In certain embodiments, it may be advantageous to apply several annular structures to a sensor body in order to deflect mechanical forces at different locations.
In order to achieve a more conforming fit for an annular structure as provided herein, it may be advantageous to provide sensors that include annular structures with adjustable diameters, as shown in
As shown in
In certain embodiments, it may be advantageous to provide an annular structure that does not closely conform to the digit. For example, a sensor 10G with an annular structure 52 shown in
As shown in
A sensor, illustrated generically as a sensor 10, may be used in conjunction with a pulse oximetry monitor 36, as illustrated in
The sensor 10 includes an emitter 16 and a detector 18 that may be of any suitable type. For example, the emitter 16 may be one or more light emitting diodes adapted to transmit one or more wavelengths of light in the red to infrared range, and the detector 18 may one or more photodetectors selected to receive light in the range or ranges emitted from the emitter 16. Alternatively, an emitter 16 may also be a laser diode or a vertical cavity surface emitting laser (VCSEL). An emitter 16 and detector 18 may also include optical fiber sensing elements. An emitter 16 may include a broadband or “white light” source, in which case the detector could include any of a variety of elements for selecting specific wavelengths, such as reflective or refractive elements or interferometers. These kinds of emitters and/or detectors would typically be coupled to the rigid or rigidified sensor via fiber optics. Alternatively, a sensor 10 may sense light detected from the tissue at a different wavelength from the light emitted into the tissue. Such sensors may be adapted to sense fluorescence, phosphorescence, Raman scattering, Rayleigh scattering and multi-photon events or photoacoustic effects. For pulse oximetry applications using either transmission or reflectance type sensors the oxygen saturation of the patient's arterial blood may be determined using two or more wavelengths of light, most commonly red and near infrared wavelengths. Similarly, in other applications, a tissue water fraction (or other tissue constituent related metric) or a concentration of one or more biochemical components in an aqueous environment may be measured using two or more wavelengths of light. In certain embodiments, these wavelengths may be infrared wavelengths between about 1,000 nm to about 2,500 nm. It should be understood that, as used herein, the term “light” may refer to one or more of ultrasound, radio, microwave, millimeter wave, infrared, visible, ultraviolet, gamma ray or X-ray electromagnetic radiation, and may also include any wavelength within the radio, microwave, infrared, visible, ultraviolet, or X-ray spectra, and that any suitable wavelength of light may be appropriate for use with the present techniques.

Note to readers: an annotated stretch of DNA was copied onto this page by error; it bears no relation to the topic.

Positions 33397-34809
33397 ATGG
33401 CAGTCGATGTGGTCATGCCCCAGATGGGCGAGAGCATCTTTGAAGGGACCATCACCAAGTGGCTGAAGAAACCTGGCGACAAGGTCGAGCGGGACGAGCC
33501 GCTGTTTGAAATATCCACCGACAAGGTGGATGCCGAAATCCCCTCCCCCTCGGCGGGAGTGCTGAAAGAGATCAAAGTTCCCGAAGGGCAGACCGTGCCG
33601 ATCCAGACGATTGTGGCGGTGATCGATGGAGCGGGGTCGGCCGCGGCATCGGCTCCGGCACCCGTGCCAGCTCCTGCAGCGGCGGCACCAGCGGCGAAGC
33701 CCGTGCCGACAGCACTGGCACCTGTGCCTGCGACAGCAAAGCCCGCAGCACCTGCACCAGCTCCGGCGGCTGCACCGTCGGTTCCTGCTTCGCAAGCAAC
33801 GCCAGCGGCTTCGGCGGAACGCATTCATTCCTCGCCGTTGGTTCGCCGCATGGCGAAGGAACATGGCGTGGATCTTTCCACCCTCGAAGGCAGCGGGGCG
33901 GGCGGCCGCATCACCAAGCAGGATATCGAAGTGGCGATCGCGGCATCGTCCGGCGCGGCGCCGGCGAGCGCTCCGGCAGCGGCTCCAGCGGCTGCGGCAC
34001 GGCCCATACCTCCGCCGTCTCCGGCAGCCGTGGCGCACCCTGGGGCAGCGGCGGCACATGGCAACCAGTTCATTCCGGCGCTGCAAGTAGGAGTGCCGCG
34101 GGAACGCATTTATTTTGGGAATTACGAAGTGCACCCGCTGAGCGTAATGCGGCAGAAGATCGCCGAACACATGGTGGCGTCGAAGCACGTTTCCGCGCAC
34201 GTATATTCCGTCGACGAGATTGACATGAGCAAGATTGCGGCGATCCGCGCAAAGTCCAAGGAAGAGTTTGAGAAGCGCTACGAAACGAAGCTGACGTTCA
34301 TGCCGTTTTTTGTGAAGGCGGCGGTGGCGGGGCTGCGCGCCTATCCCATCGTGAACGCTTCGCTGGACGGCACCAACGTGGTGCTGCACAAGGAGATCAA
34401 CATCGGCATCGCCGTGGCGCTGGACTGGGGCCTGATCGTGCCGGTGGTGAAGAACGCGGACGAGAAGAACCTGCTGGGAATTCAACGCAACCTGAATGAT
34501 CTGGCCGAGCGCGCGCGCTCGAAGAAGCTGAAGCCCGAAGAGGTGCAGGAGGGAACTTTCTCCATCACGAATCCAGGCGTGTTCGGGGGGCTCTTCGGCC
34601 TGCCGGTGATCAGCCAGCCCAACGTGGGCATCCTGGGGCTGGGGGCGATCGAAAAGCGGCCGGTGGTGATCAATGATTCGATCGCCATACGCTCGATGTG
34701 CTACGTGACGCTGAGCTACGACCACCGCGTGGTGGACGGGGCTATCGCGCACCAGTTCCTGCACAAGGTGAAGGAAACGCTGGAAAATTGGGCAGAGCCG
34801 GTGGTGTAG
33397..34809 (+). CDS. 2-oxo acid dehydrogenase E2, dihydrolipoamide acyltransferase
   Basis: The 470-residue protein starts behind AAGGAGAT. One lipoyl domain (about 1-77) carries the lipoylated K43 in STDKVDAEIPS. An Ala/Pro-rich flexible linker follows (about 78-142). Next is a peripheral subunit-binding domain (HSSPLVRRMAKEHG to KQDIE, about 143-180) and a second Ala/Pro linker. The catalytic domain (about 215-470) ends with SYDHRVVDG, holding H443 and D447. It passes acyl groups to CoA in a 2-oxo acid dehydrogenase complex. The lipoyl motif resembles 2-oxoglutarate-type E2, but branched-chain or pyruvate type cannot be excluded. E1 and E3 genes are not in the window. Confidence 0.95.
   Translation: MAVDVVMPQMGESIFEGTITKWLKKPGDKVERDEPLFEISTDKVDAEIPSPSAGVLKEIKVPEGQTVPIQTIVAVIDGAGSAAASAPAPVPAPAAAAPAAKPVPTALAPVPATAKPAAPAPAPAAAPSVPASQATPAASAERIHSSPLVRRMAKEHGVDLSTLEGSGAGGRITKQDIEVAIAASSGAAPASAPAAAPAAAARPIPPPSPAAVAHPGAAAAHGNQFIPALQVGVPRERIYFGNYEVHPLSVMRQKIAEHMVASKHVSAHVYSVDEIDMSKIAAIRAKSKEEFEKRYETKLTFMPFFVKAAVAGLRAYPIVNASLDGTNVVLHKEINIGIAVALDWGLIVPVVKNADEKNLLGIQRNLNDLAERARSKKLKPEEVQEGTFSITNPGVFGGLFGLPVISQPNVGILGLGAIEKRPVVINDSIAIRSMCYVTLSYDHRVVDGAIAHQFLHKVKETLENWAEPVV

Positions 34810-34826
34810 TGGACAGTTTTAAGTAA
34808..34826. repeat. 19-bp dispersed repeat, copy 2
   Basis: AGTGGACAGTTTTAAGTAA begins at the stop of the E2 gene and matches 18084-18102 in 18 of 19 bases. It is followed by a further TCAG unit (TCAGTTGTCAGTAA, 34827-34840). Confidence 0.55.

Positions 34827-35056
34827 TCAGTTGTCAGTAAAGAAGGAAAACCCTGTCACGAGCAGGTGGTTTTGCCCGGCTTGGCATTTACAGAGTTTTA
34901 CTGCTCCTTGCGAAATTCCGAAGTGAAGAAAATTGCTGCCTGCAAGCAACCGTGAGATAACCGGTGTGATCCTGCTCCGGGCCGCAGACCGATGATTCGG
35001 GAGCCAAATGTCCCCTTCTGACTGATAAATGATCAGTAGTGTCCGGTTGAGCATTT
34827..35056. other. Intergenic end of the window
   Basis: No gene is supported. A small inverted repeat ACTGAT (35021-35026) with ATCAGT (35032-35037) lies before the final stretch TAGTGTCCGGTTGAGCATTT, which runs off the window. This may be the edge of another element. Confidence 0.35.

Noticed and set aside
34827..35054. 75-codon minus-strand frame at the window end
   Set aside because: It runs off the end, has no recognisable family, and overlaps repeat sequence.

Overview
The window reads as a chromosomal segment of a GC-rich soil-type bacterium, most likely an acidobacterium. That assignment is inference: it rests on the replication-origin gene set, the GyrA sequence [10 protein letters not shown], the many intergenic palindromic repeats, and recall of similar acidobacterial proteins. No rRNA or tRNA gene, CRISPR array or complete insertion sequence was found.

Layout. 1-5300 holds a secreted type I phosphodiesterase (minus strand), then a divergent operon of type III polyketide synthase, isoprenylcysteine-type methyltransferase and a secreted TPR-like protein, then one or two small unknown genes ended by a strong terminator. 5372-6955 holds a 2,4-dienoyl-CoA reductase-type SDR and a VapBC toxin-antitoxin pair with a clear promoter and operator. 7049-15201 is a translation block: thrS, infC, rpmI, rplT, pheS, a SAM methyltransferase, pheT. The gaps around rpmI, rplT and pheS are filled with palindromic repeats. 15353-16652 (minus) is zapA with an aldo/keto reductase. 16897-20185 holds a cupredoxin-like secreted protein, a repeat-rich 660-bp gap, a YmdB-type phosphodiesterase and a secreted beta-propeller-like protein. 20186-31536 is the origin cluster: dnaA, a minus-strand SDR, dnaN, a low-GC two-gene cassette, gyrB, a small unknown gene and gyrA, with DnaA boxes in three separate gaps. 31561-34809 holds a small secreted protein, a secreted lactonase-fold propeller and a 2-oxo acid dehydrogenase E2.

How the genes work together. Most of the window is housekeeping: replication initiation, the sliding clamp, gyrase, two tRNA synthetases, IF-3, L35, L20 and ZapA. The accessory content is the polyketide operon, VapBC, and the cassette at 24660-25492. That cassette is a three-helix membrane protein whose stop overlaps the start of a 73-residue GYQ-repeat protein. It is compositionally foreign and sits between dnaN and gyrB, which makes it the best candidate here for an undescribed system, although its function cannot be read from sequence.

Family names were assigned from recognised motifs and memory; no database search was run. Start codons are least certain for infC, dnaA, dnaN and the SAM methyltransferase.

The emitter 16 and the detector 18 may be disposed on a sensor body 12, which may be made of any suitable material, such as plastic, foam, woven material, or paper. Alternatively, the emitter 16 and the detector 18 may be remotely located and optically coupled to the sensor 10 using optical fibers. In the depicted embodiments, the sensor 10 is coupled to a cable 38 that is responsible for transmitting electrical and/or optical signals to and from the emitter 16 and detector 18 of the sensor 10. The cable 38 may be permanently coupled to the sensor 10, or it may be removably coupled to the sensor 10—the latter alternative being more useful and cost efficient in situations where the sensor 10 is disposable.